Below the definitions aforementioned:
1. V2R: Vulnerability is the degree to which a population or system is susceptible to, and unable to cope with, hazards and stresses, including the effects of climate change (see From Vulnerability to Resilience below)
2. UNISDRR http://www.unisdr.org/we/inform/terminology#letter-v : The characteristics and circumstances of a community, system or asset that make it susceptible to the damaging effects of a hazard.
Comment: There are many aspects of vulnerability, arising from various physical, social, economic, and environmental factors. Examples may include poor design and construction of buildings, inadequate protection of assets, lack of public information and awareness, limited official recognition of risks and preparedness measures, and disregard for wise environmental management. Vulnerability varies significantly within a community and over time. This definition identifies vulnerability as a characteristic of the element of interest (community, system or asset) which is independent of its exposure. However, in common use the word is often used more broadly to include the element’s exposure.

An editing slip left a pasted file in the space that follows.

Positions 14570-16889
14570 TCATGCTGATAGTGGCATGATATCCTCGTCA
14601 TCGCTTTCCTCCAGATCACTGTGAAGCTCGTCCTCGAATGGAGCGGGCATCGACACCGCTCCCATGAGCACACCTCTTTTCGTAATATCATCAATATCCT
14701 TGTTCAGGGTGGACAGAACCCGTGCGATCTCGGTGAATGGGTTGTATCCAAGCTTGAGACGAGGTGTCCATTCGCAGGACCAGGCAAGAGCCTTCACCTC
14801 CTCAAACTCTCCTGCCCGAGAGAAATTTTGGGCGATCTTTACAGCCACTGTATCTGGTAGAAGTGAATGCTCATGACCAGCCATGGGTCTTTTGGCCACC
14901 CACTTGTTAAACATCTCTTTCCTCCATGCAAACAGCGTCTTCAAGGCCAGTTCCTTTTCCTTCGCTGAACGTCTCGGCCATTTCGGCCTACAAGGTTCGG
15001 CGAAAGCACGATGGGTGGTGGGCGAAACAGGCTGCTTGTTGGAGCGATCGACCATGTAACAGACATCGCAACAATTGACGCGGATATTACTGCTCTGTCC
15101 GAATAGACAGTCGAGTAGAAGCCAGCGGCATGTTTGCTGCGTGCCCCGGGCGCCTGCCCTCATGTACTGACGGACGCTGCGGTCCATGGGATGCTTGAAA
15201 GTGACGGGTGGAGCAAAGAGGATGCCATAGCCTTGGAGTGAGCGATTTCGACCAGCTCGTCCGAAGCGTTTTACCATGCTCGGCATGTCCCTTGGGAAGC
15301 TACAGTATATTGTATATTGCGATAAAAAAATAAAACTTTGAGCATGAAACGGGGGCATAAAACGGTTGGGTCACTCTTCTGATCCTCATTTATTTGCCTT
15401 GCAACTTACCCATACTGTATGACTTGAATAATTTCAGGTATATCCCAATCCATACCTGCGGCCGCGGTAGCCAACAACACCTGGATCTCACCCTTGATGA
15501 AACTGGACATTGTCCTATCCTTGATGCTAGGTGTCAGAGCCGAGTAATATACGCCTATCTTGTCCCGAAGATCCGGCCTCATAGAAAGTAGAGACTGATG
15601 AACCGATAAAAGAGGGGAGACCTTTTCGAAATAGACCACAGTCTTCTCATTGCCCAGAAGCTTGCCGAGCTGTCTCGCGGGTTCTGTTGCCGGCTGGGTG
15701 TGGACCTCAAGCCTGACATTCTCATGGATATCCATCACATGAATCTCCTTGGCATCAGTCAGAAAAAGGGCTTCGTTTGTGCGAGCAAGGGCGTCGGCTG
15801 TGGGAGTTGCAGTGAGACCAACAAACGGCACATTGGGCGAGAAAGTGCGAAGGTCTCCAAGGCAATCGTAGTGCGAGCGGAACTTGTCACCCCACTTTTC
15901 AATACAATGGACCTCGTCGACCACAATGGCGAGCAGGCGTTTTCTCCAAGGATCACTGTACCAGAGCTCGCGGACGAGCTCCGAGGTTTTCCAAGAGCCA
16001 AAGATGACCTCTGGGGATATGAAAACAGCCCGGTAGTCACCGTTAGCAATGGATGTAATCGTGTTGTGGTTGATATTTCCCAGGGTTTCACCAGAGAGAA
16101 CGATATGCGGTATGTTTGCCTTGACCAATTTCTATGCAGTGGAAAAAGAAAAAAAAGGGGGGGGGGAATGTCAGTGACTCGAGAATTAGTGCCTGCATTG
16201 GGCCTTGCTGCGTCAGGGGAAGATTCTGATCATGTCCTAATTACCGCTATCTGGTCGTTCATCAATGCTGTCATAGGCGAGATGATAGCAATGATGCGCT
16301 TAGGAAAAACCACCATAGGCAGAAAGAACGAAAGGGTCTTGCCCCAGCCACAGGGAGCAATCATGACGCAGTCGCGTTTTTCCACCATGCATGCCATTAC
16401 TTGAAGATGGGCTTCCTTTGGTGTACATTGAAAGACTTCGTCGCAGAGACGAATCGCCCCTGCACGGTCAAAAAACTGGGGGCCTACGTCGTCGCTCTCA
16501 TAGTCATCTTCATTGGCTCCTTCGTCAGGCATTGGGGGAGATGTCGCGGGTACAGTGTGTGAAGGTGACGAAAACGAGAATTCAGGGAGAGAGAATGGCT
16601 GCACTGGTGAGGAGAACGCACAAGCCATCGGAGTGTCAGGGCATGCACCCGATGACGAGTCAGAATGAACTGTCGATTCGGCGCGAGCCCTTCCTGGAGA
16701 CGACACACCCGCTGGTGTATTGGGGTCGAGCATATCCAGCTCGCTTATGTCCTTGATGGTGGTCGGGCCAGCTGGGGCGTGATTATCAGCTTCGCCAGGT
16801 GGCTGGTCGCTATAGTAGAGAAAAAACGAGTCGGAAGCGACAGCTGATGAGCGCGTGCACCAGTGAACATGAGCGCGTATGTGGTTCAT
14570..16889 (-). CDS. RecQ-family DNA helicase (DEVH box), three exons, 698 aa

3. ISO guide73:2009: Intrinsic properties of something resulting in susceptibility to a risk source that can lead to a consequence.
4. Vulnerability analysis – Susceptibility of an event successfully materializing that has the potential to disrupt the achievement of objectives and the activities and processes that support them (“how”).
5. Vulnerability is the set of characteristics and circumstances of an individual, household, population group, system or asset that make it susceptible (or sensitive, in the case of ecosystems) to the damaging effects of a hazard and/or effects of climate change. These characteristics and circumstances can be physical, institutional, political, cultural, social, environmental, economic and human.
There are too many models in place now, but they are pretty much built in silos, for very specific purposes and it is difficult to extrapolate them to different environments or situations. The excess of details of some don’t allow them to be used in other environments and the lack of details of others doesn’t provide the rationale to justify the implementation of resilience with concise data.